History and Jewish identity receive a more focused treatment in Birthplace (1992). The film follows Jewish writer Henryk Grynberg’s return to Radoszyn, the Polish village of his birth, where his family was forced into hiding during the German occupation. Fifty years later, Grynberg confronts his former neighbors, seeking the truth about his father’s disappearance. Birthplace is a propulsive historical document that elucidates a paradox of time—that the more one insists the past is dead, the better they ensure its persistence. Humans contrive such temporal ironies elsewhere in Łoziński’s films, where time, memory, and aging are ever present.

Like The Balcony Movie, The Way It Is (1999) is structured by the seasons of a year; winter replaces summer with rote inevitability. Yet for Mr. Szymanski, a retired hairdresser, the years have done nothing to quell the pain of his wife’s passing; he sees her in memory as vividly as he experiences his physical reality. The Way It Is is another of Łoziński’s hyper-local movies. The action largely plays out in an apartment building and its adjoining courtyard. Beds, sinks, benches, and trees quickly become familiar as the director gradually builds out the characters’ world.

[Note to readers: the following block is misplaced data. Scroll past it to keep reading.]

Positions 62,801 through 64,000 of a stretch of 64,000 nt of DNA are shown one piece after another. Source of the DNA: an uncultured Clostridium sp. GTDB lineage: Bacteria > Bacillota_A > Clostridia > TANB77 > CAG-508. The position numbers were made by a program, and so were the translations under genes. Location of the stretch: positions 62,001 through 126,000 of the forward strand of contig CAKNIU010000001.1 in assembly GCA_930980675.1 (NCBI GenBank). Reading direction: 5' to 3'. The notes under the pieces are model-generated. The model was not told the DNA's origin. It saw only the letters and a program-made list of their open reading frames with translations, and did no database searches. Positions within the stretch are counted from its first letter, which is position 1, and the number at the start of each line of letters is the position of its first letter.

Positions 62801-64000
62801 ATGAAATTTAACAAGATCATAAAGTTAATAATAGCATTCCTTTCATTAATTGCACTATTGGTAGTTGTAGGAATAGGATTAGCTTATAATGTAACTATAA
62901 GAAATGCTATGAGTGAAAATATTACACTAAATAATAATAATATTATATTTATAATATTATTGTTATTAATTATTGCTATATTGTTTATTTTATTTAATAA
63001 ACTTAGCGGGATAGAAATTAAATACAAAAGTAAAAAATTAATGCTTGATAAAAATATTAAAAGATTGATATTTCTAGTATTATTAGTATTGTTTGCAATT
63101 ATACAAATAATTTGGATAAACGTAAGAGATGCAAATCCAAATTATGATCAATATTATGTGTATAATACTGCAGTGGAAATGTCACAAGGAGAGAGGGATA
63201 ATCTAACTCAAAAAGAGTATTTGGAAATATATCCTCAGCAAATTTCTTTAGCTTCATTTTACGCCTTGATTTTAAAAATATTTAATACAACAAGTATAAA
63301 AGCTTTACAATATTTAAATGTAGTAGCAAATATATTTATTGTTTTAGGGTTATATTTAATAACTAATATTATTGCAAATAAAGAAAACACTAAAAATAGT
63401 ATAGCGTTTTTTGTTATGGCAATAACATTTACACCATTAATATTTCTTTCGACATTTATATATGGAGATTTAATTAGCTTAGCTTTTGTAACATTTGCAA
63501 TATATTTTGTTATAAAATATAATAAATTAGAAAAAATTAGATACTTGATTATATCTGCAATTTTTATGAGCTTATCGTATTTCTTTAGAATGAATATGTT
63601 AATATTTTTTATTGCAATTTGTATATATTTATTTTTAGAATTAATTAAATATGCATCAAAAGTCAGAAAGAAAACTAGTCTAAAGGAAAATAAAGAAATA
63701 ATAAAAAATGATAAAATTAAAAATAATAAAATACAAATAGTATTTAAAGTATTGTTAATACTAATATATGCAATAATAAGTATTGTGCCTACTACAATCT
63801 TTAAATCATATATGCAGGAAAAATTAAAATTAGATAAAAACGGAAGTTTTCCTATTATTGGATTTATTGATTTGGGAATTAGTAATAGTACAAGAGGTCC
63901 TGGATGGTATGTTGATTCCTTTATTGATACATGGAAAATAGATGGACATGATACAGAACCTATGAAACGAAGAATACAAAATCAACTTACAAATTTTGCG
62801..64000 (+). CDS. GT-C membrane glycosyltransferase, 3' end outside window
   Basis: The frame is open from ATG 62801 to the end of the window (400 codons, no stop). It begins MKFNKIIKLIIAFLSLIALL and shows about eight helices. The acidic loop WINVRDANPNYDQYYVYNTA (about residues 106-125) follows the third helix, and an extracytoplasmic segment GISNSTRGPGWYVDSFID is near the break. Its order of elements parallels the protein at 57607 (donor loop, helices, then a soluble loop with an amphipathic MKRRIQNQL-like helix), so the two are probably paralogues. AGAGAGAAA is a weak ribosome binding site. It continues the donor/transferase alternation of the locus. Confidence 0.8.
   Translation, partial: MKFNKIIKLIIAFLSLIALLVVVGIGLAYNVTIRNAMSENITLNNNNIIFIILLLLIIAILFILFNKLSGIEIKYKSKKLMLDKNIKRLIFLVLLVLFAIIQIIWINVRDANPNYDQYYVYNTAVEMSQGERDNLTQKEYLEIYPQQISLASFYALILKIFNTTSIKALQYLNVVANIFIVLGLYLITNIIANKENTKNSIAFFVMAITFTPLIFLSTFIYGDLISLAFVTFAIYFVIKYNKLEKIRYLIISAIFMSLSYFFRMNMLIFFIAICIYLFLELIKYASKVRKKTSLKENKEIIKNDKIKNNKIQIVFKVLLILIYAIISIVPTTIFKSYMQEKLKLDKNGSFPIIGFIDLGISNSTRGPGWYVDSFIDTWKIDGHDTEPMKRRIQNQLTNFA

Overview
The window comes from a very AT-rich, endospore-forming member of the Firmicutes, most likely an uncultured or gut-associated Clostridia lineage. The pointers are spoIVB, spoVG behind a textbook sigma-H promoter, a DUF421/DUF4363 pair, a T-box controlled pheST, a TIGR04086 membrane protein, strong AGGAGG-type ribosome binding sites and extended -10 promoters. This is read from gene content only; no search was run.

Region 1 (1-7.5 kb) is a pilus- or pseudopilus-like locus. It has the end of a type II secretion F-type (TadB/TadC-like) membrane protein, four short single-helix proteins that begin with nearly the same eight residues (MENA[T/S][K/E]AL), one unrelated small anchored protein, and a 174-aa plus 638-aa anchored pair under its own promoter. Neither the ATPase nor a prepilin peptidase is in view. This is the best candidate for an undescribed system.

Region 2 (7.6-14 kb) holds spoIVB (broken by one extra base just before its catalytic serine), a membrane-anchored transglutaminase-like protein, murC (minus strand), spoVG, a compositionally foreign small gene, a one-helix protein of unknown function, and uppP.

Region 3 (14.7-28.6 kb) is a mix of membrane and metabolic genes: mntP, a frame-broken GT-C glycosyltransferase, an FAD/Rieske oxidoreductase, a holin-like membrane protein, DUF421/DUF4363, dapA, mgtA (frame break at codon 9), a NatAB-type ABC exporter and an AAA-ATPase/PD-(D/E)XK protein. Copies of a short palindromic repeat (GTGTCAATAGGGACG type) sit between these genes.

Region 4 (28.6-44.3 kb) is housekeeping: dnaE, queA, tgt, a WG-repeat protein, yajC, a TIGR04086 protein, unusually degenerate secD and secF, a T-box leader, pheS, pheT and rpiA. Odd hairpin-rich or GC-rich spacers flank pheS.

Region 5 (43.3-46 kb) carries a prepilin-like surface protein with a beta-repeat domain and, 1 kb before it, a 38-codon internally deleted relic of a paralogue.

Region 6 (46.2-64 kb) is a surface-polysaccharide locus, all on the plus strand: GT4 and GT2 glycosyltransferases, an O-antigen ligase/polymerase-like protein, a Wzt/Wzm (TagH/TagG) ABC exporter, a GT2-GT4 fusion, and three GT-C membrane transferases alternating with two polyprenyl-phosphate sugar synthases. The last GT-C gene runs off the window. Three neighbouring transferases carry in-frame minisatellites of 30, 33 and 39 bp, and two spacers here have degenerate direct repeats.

Chemo (2009) is similarly spatially constricted, in this case to an oncology clinic day ward. Unlike the setting of The Way It Is, the ward is not a home, but a space for passing through, and Łoziński chooses to forego almost all geographic markers. Focusing on patients’ faces, he positions their appointments as ephemeral outtakes from their lives. He does allow occasional glimpses out the windows, where snow swirls, birds fly, and planes take off from a nearby airport. The recurring sound of planes suggests existential arrivals and departures that the patients know await them in the near or far future.

Perhaps the most curious entry in Łoziński’s oeuvre is You Have No Idea How Much I Love You (2016). The film documents a series of therapy sessions between a mother and daughter who wish to resolve the pain and acrimony of their relationship. Title cards at the film’s conclusion reveal the two women are not related. Rather, they drew from personal experience to enact the sessions, led with great dexterity by psychiatrist Bogdan de Barbaro. Each protagonist thus engages in the process on a slightly different plane of reality. For a documentarist so dedicated to life’s raw material, it is fascinating that he should adopt such a construct. While elsewhere, his films wade knee-deep in routine practicalities, You Have No Idea How Much I Love You tips over into a realm of almost pure emotion. It is this film, Łoziński’s most abstract, that delivers the clearest catharsis, distinct from his other works’ jagged edges, which so precisely replicate the contours of living.

“In the Neighborhood: The Films of Paweł Łoziński” runs December 2–4 at the Museum of the Moving Image.